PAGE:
“Be specific. Don’t say “fruit.” Tell what kind of fruit — “It is a pomegranate.” Give things the dignity of their names.” p77

dsc02087
Sunrise, Ibiza

“Another friend told me about her father who left the family suddenly when she was twelve and became a born-again Christian and embezzled money from the churches of three states. It was her personal tragedy. I told her it was a great story. Her face lit up. She realized she could transform her life in a new way — as material for writing.” p85

“Push yourself beyond when you think you are done with what you  have to say. Go a little further. Sometimes when you think you are done, it is just the edge of beginning. Probably that’s why we decide we’re done. It’s getting too scary. We are touching down onto something real.” p112

dsc02167
Penn campus, West Philadelphia

“Continue under all circumstances. Don’t be rigid, though. If one day you have to take your kids to the dentist when it is your time to write, write in the dentist’s office or don’t write. Just stay in touch underneath with your commitment for this wild, silly, and wonderful writing practice. Always stay friendly toward it. It’s easier to come back to a good friend than an enemy.” p145

“When I reread my notebooks it never fails to remind me that I have a life, that I felt and thought and saw. It is very reaffirm, because sometimes writing seems useless and a waste of time. Suddenly you are sitting in your chair fascinated by your own mundane life. That’s the great value of art — making the ordinary extraordinary.” p172

Visit Natalie’s website. She has a new book out soon in paperback!

Really, you have to read it for yourself. Get it!

img_20151107_083316749_hdr
Above the clouds

 

 

 

 

Writing like a pilot

Glorious clear days mean flying.

cessna-172-skyhawk-flying-aviation-private-pilot
Cessna 172 Skyhawk

Chris is building pilot-in-command hours. There is a ridiculous number of categories and designations of flying privileges, starting with private pilot. The common denominator is each level requires more time in the air, so he gravitates towards Cessna 172s whenever winds are calm and visibility good.

He bought me a Bose noise-cancelling aviation headset to match his. It’s the sweetest and least-likely gift I’ve ever received, and the most useful. Without it, I’d be as deaf as a newel.

The first time we flew together was in Ann Arbor. Bouncing around in the choppy air, I kept reminding myself that at least we’d die together.

I’m braver now, though it still takes real effort to not grip his arm in panic when we hit a bump. Don’t mess with the hand that controls the trim wheel.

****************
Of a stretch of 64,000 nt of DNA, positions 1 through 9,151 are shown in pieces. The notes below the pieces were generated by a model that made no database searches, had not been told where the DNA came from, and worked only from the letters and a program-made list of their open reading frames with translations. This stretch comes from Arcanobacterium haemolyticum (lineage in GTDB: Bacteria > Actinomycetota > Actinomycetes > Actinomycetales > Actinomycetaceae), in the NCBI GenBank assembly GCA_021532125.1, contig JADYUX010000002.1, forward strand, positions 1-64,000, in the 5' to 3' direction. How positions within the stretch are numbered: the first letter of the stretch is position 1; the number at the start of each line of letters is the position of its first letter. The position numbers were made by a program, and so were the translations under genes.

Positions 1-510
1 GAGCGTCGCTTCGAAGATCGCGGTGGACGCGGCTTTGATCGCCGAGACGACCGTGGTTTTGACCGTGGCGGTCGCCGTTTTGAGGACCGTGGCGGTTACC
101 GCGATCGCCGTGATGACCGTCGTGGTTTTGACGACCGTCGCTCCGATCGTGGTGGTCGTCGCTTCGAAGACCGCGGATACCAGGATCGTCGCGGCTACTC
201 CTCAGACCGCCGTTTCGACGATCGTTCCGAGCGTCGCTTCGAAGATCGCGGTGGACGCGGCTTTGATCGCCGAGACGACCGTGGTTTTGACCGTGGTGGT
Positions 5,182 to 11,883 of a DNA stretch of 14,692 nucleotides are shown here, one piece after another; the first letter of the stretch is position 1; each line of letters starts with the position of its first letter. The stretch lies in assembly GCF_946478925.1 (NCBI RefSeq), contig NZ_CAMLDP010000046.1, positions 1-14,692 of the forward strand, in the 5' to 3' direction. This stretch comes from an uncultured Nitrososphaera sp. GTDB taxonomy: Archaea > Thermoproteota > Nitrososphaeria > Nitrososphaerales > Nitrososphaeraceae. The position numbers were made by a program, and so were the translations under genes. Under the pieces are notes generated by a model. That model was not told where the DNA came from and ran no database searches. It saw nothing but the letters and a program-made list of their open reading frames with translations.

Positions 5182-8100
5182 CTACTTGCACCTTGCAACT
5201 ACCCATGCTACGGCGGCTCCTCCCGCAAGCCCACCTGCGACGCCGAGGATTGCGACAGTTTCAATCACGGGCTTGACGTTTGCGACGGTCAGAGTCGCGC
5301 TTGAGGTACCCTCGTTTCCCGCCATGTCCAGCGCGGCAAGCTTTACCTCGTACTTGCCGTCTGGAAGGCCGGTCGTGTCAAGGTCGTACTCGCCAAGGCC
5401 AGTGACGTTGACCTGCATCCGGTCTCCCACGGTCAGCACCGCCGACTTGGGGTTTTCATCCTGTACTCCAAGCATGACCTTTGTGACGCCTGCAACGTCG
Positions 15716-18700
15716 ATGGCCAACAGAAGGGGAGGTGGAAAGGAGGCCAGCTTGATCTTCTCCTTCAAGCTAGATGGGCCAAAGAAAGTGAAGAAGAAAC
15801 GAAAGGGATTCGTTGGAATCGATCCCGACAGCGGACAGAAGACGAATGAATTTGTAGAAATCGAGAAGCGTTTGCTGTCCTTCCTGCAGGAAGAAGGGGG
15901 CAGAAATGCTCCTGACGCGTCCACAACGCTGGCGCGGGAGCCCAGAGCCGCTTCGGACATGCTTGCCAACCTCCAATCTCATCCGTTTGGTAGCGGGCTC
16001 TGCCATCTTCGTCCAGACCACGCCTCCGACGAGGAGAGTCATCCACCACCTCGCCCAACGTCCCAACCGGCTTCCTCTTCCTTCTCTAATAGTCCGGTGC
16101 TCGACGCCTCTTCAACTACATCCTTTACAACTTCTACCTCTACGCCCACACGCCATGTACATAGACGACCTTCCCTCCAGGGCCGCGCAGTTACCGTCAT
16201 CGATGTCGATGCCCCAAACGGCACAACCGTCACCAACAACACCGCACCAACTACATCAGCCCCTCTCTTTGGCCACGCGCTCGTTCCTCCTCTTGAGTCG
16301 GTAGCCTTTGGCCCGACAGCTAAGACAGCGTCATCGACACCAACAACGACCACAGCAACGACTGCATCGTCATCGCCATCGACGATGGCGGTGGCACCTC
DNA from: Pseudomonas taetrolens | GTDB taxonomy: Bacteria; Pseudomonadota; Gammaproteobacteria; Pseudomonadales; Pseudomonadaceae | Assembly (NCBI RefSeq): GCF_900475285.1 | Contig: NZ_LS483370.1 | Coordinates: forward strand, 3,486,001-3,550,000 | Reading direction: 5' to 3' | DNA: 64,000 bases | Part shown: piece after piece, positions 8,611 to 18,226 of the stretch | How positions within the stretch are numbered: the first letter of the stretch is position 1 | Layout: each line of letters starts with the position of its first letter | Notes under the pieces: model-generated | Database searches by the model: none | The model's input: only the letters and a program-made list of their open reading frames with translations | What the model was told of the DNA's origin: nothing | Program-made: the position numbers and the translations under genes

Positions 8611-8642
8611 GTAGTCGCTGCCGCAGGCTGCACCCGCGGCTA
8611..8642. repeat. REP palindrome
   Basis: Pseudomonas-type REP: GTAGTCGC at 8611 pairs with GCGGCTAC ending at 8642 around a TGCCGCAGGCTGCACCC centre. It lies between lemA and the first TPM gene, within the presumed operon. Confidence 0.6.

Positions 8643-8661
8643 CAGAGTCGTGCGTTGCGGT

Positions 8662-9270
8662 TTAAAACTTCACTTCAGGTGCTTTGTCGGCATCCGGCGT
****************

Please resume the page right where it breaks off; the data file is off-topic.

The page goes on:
The last two days we logged five hours and I’m starting to get a teensy bit hooked on it. Chris is patient with my incessant (in-Cessnant?) questions: What’s that gauge? What does it mean when the controller says that? What happens if you push that button?

flying-bose-aviation-headset-noise-cancelling-private-pilot
Ready for take-off

Piloting is intensive, but not in the ways I thought. Most of the Cessna 172s at the rural Mississippi airport Chris flies out of date from the 70s. They remind me of VW Bugs. The instruments are basic. Some of them run off gyroscopes which whir away after the engine is off, like bees running out of buzz. Flying a single-engine plane is mechanics and talking. Before we even get in he does a full circuit, checking the fuel, oil, tyres, struts, air intake, and assorted bits of which I have yet to learn the names.

Once we’re buckled in and have our headsets on he reviews the controls, oil pressure, engine heat, fuel mix, lights and so forth. Laminated checklists guide every step from pre-flight to taxi to take-off to flying to landing. Chris also carries a little clipboard with notepaper to scribble down weather information and radio frequencies. These are the single most important thing once the engine kicks over. Radio navigation is the fundamental tool for getting from point to point; it’s what keeps planes from colliding in midair; it’s how lost pilots get found, and planes come safely through clouds.

aviation-charts-gps-maps-flying-private-pilot
Flight charts

Flying seems like magic but all it requires is the pilot understand and abide by simple standard practices. Check the equipment, know the frequencies, listen, trust the instruments: you’ll get where you’re going. Writing is the same.

Good writing may look like sorcery but it has patterns, structures and guidelines. Different types of writing have different “checklists” but even wild free verse or stiff academic prose follow basic rules of logic and language.